The trial for three people accused of beating Cambodia University professor Suy Sareth during a traffic incident in March began yesterday at Phnom Penh Municipal Court.
Judge Leang Samnath identified the accused as An Phally, An Vintheany and Yath Tithya.
The three were arrested in March and charged with intentional acts of violence with aggravating circumstances and intentionally causing damage. If convicted on both charges, the accused could face up to ten years in prison.
Judge Samnath said that on March 11, Mr Sareth was driving in Russey Keo district. While Mr Sareth stopped at a traffic jam, a drunken man fell off of his motorbike near Mr Sareth’s car.
Witnesses said they did not see the incident occurring, but noted that the man shouted at Mr Sareth, accusing him of hitting his motorbike.
Other motorists joined to form a mob and pulled Mr Sareth out of his car and began hitting him with helmets, causing serious injuries. To escape the mob, Mr Sareth managed to get back into his car and flee the scene.
Judge Samnath said the angry motorists assumed that Mr Sareth hit the man and proceeded to pursue Mr Sareth.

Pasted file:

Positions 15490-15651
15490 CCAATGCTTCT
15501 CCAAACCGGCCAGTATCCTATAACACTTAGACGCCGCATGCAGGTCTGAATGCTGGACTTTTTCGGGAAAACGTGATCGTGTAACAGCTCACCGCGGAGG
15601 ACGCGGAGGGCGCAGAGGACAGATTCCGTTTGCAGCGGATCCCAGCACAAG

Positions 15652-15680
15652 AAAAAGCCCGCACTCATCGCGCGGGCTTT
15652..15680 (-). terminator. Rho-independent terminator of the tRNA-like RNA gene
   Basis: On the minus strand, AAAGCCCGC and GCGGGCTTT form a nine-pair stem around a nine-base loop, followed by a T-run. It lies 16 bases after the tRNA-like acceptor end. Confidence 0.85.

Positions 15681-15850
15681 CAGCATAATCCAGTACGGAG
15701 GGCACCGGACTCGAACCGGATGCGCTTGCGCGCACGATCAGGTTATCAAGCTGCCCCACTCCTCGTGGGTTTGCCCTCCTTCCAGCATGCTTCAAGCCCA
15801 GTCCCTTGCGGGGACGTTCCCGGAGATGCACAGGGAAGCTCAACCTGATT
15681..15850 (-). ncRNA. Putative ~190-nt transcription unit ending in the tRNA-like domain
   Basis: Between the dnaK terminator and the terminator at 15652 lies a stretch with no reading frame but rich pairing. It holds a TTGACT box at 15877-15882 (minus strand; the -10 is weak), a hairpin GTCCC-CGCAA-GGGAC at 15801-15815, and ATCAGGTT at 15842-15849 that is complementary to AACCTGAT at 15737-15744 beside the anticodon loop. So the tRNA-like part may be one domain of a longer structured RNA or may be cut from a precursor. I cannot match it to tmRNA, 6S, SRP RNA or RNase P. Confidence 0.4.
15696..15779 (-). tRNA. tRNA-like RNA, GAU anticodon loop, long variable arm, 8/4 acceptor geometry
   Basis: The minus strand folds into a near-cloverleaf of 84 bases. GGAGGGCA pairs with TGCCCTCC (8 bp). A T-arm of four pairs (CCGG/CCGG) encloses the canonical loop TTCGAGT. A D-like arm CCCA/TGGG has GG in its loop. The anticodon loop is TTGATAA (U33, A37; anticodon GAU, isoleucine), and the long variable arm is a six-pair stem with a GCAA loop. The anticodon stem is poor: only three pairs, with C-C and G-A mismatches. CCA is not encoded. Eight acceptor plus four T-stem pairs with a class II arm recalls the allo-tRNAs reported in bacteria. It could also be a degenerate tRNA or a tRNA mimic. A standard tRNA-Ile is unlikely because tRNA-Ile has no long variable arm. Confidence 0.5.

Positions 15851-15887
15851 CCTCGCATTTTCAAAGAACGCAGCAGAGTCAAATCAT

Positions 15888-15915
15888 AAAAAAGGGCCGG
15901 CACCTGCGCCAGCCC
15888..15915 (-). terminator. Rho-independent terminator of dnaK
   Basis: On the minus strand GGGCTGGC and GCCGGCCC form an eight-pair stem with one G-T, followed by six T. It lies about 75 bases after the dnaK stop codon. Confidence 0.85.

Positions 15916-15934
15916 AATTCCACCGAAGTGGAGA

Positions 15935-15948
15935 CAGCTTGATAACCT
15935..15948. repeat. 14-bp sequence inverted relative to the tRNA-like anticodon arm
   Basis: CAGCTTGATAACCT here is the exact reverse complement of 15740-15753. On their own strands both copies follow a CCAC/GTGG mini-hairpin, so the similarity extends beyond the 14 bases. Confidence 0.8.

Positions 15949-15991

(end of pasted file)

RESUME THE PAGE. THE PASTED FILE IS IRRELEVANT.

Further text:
Mr Sareth fled into the city and crashed into two motorbikes near the Depo Market in Tuol Kork district.
Angry motorists, who saw the accident, drove their motorbikes in pursuit of Mr Sareth and finally stopped him near Preah Kossamak Hospital in Toek La’ak III commune.
They proceeded to violently beat Mr Samreth, who was then hospitalised in Vietnam.
“After catching the victim, they proceeded to beat him some more, causing further injuries,” he said. “The victim lost consciousness and the mob destroyed his car and looted his property before fleeing.”
Judge Samnath said investigators managed to identify three of the perpetrators from CCTV cameras.
Mr Phally, Mr Vintheany and Mr Tithya all admitted to the crime during the trial yesterday.
They said they beat the victim and destroyed his car because they thought the victim was a Chinese national that hit a motorist and fled the scene.
However, the accused denied looting the victim’s property and requested the court to reduce their sentence.
“The reason why I beat the victim and destroyed the car was because I heard the mob shouting at Mr Sareth, accusing him of being Chinese,” Mr Phally said. “[I thought] he hit another motorist and fled the scene.”
“I regret this misunderstanding and mistake,” he added. “I would like to ask the court to reduce my sentence.”
Chhy Sambath, a lawyer representing the victim, said his client’s life was in danger when the incident occurred.
“They [the accused] were very cruel. They beat my client, causing serious injuries,” Mr Sambath said. “After beating him, they destroyed his car and stole his property.”
Mr Sambath said his client demanded about $300,000 in compensation for the damages and injuries from the accused.
As for the two motorbikes hit in Tuol Kork district, Mr Sambath said the owners have been compensated for the damages caused.
A verdict is due October 22.